Using Primary Sources in the Classroom
Civil Rights Movement Unit:
Lesson 5: Voting Rights
|1. Background information for teachers:
From its beginnings into the 1960s, Alabama virtually had denied the right to vote to African Americans. The Civil War freed them from slavery and a succession of amendments to the U.S. Constitution in the Reconstruction Era conferred citizenship and the franchise upon them. However, physical and economic intimidation exercised by politically powerful white Alabamians often restricted African Americans through the end of the 19th century.
Suffrage provisions adopted in the 1901 state Constitution effectively disfranchised the vast majority of black Alabamians, as well as large segments of the poor white population. A dizzying array of property, literacy and poll tax requirements operated to deny African Americans the vote throughout the first half of the 20th century. Even as federal court rulings in the 1960s struck down these voting barriers one by one, local registrars in many areas continued to employ whatever tactics they felt were necessary to impede black registration. The Selma to Montgomery March of March 1965 brought national attention to the continuing problem encouraging the U.S. Congress to pass, and President Lyndon B. Johnson to sign, the Voting Rights Act of 1965 (August 6). It provided federal (rather than local) examiners to register voters in counties where less than 50 percent of adults were registered in 1964.
The percentage of registered voters among the total population, both black and white, increased enormously in consequence and changed the political landscape of Alabama.
2. Learning objectives:
1. Use a map with population data to develop hypotheses concerning the distribution of political power in Alabama in 1962, 1964 and 1965.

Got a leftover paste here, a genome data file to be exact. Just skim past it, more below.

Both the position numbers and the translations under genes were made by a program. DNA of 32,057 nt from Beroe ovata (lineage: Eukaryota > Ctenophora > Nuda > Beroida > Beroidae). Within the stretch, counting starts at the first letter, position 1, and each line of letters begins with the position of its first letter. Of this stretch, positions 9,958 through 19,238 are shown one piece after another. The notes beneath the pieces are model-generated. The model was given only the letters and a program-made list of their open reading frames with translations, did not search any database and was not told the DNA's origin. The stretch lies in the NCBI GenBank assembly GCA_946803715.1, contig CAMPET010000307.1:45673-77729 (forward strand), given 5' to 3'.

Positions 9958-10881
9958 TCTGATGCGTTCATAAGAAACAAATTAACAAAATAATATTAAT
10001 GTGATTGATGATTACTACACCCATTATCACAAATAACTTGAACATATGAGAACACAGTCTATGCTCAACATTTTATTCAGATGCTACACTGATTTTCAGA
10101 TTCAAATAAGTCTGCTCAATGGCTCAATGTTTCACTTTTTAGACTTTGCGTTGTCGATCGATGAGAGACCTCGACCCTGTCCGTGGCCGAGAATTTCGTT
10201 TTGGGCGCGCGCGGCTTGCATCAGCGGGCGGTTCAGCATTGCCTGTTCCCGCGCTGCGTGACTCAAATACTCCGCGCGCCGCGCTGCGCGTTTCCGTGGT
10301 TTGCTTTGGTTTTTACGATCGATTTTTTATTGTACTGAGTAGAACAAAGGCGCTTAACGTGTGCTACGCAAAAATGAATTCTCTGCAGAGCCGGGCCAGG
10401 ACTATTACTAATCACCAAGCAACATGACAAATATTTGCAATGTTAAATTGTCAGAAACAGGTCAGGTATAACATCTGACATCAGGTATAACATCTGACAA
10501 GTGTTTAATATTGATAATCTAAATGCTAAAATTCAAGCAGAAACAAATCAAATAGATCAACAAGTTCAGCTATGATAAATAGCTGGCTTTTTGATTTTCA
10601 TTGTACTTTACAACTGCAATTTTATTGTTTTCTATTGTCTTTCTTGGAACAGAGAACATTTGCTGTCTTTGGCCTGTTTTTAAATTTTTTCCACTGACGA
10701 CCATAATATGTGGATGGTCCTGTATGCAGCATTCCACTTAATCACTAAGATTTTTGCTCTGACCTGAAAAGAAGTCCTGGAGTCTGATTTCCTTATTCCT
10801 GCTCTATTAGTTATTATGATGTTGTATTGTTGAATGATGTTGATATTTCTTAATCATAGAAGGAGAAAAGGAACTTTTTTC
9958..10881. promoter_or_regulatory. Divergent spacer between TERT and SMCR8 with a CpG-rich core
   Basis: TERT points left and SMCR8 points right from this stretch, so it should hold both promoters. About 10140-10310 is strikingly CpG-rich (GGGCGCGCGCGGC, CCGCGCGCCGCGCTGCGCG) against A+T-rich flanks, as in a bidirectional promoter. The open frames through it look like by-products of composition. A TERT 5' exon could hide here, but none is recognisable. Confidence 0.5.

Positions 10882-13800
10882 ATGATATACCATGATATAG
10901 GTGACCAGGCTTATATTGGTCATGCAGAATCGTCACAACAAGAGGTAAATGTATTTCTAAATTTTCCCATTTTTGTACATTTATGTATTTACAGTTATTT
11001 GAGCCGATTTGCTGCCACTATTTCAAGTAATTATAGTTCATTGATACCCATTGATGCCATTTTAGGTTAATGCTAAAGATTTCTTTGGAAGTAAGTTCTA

2. Define and discuss the Voting Rights Act of 1965.
3. Suggested activities:
2. After studying the map, ask the students to look for the following:
a. How many counties had a majority of White voters?
b. How many counties had a majority of African American voters?
c. Using the map, what kinds of information can one gather about the population of Alabama?
4. Place a copy of Chart 1 on an overhead projector.
5. Ask the students to use this information and compare it with their answer for 2 C above. Where had these new voters been?
6. Provide the students with copies of Documents 2 and 3.
7. Using TWO (2) blank Alabama maps and the information found in Documents 2 and 3, ask the students to record the difference between the registered voters of 1964 and 1965 on one of the maps. On the second map, ask the students to shade or color the counties which had an increase in black voters from the 1962 map and the 1965 newspaper list.
8. Ask the students to write a paragraph with the conclusions that they have drawn from the maps.
Document 1. "1962 Breakdown of White and Negro Voters" map, Alabama Department of Archives and History, Montgomery, Alabama, map L-11.
Document 2. "Birmingham News article 10/02/66," Alabama Department of Archives and History Public Information Subject Files - General Files, Voter Registration, SG6993, Alabama Department of Archives and History, Montgomery, Alabama.
Document 3. "Birmingham News article 11/06/66, Alabama Department of Archives and History Public Information Subject Files - General Files, Negro Registration and Voting, SG6975, Alabama Department of Archives and History, Montgomery, Alabama.
Chart 1- Registered Black Voters by 1965 in Alabama
County Number Dallas 6,000 Perry 2,460 Lowndes 1,496 Wilcox 3,201
Overall black registration between 1960 and 1965 increased from 66,000 to 113,000.
Source: William Warren Rogers, Robert David Ward, Leah Rawls Atkins and Wayne Flynt, Alabama: The History of a Deep South State (Tuscaloosa: University of Alabama Press, 1994), p. 565